Global stocks rise as investors shrug off US inflation data

·3-min read
Inflation in the United States hit a four-decade high at the end of 2021 (AFP/Yuki IWAMURA)

Wall Street stocks edged up Wednesday after another report showing higher US inflation, while the dollar continued to sell off against other major currencies.

The Labor Department said its consumer price index jumped by seven percent last year, its fastest pace in four decades. However, the month-on-month increase slowed to 0.5 percent from November, indicating the price surge may be stabilizing.

Markets viewed the data as largely in line with expectations and unlikely to spur a more aggressive response from policymakers than the one outlined Tuesday by Federal Reserve Chair Jerome Powell in congressional testimony. Stocks had rallied after he spoke.

The data "is largely expected," said Jack Ablin, chief investment officer at Cresset Capital, who noted that increasingly higher inflation readings are becoming unlikely.

"We believe that actually, inflation is peaking, probably around now," Ablin said. "And it will likely head lower as we move into the rest of the year."

US stocks had a choppy session following solid gains in leading European and Asian bourses. But all three major indices advanced again, with the S&P 500 winning 0.3 percent.

"It looks like the market had prepared for even hotter inflation, which obviously didn't materialize. So the reaction can best be described as relief," said Fawad Razaqzada, an analyst at ThinkMarkets.

Fears of an abrupt end to the ultra-loose Fed monetary policies that have helped power a two-year market rally made for a volatile start to trading this year.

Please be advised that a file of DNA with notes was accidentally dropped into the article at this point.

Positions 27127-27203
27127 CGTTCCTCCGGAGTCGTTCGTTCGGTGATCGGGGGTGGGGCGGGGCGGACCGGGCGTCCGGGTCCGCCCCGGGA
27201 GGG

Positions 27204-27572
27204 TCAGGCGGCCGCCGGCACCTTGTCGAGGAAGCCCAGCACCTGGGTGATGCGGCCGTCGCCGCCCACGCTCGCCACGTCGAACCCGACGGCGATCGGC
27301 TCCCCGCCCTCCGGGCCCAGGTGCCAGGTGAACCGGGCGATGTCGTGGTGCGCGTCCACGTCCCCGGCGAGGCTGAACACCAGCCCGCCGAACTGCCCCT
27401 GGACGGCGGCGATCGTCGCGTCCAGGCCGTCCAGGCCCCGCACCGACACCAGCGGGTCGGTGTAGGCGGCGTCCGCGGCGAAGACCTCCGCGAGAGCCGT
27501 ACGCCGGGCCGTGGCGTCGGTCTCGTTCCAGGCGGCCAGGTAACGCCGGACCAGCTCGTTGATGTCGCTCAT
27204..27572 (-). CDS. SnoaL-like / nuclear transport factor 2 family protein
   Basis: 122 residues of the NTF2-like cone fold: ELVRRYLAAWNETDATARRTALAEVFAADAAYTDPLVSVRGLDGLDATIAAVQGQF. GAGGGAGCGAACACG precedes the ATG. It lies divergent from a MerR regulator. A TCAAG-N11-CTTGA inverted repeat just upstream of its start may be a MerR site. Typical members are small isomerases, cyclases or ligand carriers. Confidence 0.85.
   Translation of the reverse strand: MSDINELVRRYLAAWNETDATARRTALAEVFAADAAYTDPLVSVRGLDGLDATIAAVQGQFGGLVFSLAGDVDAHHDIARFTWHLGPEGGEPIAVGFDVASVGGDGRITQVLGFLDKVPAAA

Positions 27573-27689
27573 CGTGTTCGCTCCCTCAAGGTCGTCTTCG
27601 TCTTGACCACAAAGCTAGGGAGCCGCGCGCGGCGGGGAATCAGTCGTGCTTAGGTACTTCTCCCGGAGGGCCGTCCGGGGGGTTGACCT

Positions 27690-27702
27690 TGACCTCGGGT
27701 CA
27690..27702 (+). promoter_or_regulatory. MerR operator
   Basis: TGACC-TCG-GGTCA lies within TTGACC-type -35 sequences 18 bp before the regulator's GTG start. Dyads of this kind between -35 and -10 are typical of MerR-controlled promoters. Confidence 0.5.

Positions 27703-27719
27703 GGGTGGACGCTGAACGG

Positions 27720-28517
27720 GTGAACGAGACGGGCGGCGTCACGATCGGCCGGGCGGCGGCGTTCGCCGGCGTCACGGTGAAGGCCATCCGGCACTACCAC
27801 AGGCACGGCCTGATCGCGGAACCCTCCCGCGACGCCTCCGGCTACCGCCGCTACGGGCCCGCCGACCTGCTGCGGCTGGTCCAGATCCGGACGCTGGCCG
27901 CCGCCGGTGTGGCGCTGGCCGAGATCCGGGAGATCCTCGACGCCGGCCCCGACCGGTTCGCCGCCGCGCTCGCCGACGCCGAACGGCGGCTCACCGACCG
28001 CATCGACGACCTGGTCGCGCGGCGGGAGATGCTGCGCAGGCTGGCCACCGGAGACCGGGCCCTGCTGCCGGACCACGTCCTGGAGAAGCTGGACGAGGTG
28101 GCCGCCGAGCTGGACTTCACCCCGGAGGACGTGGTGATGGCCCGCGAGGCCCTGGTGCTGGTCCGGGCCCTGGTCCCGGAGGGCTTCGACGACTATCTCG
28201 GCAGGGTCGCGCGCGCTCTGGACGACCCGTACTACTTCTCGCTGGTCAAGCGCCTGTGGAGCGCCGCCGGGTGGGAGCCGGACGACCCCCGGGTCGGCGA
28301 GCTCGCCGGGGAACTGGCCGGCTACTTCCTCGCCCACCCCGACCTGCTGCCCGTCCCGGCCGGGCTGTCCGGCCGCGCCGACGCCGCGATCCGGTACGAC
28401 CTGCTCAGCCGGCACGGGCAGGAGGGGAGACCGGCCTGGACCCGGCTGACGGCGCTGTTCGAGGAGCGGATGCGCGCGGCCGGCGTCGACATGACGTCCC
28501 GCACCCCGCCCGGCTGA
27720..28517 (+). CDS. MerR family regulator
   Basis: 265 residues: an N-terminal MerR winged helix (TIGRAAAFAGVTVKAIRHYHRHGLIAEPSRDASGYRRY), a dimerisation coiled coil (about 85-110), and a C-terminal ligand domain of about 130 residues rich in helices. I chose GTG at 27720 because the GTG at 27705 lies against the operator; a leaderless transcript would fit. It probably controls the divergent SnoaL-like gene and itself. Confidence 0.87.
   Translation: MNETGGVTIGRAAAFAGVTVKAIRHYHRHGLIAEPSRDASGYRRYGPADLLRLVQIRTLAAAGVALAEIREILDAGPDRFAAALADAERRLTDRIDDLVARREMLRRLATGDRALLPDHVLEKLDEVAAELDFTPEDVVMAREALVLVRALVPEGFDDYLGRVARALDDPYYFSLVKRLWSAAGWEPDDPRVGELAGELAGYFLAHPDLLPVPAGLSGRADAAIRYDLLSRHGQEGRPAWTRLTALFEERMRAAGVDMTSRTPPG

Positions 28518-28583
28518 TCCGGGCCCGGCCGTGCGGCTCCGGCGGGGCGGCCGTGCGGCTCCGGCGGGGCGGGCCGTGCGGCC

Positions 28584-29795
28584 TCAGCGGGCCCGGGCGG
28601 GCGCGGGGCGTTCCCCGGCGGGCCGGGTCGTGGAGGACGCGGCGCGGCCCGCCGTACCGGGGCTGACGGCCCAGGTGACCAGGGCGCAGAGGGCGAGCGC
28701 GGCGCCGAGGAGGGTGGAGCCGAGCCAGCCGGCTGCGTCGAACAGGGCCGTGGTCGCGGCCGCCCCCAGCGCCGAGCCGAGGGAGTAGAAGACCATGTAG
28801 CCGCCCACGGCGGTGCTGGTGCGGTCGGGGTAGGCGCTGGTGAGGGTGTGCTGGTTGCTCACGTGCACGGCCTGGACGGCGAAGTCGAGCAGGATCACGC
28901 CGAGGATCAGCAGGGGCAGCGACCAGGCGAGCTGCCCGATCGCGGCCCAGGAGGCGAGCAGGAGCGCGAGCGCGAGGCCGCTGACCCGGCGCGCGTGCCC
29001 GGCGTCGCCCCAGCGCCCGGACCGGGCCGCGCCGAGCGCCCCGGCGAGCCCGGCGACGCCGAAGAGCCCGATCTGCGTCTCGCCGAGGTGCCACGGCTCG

But on Wednesday, the mood appeared resolutely upbeat.

Data out of China showed inflation in that country had eased, handing Beijing room for measures to kickstart the stuttering economy, including interest rate cuts, according to analysts.

Michael Hewson at CMC Markets UK said that some might be interpreting the Chinese numbers as "a leading indicator that global inflationary pressures might be starting to diminish."

That "seems a little premature" given the US data, he added.

In other markets, oil prices pushed higher, while the dollar continued to pull back after rallying in the latter period of 2021 in anticipation of Fed monetary tightening.

The fall in the dollar is a "'buy the rumor, sell the fact,' trade," said a note from Joe Perry on Forex.com after the US currency "had been in a long-term upward sloping channel since May 2021."

- Key figures around 2040 GMT -

New York - DOW: UP 0.1 percent at 36,290.32 (close)

New York - S&P 500: UP 0.3 percent at 4,726.35 (close)

New York - Nasdaq: UP 0.2 percent at 15,188.39 (close)

London - FTSE 100: UP 0.8 percent at 7,551.72 (close)

Frankfurt - DAX: UP 0.4 percent at 16,010.32 (close)

Paris - CAC 40: UP 0.8 percent at 7,237.19 (close)

EURO STOXX 50: UP 0.8 percent at 4,316.39 (close)

Tokyo - Nikkei 225: UP 1.9 percent at 28,765.66 (close)

Hong Kong - Hang Seng Index: UP 2.8 percent at 24,402.17 (close)

Shanghai - Composite: UP 0.8 percent at 3,597.43 (close)

Euro/dollar: UP at 1.1451 from $1.1367 late Tuesday

Pound/dollar: UP at 1.3713 from $1.3635

Euro/pound: UP at 83.48 pence from 83.36 pence

Dollar/yen: DOWN at 114.53 yen from 115.30 yen

Brent North Sea crude: UP 1.1 percent at $84.67 per barrel

West Texas Intermediate: UP 1.7 percent at $82.64 per barrel

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